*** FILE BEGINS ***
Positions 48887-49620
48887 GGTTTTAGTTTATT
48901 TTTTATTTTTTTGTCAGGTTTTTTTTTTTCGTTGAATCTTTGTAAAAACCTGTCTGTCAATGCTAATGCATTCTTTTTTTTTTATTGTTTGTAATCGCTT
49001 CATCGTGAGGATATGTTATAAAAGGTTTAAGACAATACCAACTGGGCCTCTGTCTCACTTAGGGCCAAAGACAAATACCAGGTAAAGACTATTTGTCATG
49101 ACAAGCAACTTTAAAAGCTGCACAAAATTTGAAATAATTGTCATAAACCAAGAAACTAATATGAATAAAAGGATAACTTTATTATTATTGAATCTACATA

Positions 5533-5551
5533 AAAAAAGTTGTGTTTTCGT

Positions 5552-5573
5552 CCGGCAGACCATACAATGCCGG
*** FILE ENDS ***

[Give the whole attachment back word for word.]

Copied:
Positions 48887-49620
48887 GGTTTTAGTTTATT
48901 TTTTATTTTTTTGTCAGGTTTTTTTTTTTCGTTGAATCTTTGTAAAAACCTGTCTGTCAATGCTAATGCATTCTTTTTTTTTTATTGTTTGTAATCGCTT
49001 CATCGTGAGGATATGTTATAAAAGGTTTAAGACAATACCAACTGGGCCTCTGTCTCACTTAGGGCCAAAGACAAATACCAGGTAAAGACTATTTGTCATG
49101 ACAAGCAACTTTAAAAGCTGCACAAAATTTGAAATAATTGTCATAAACCAAGAAACTAATATGAATAAAAGGATAACTTTATTATTATTGAATCTACATA

Positions 5533-5551
5533 AAAAAAGTTGTGTTTTCGT

Positions 5552-5573
5552 CCGGCAGACCATACAATGCCGG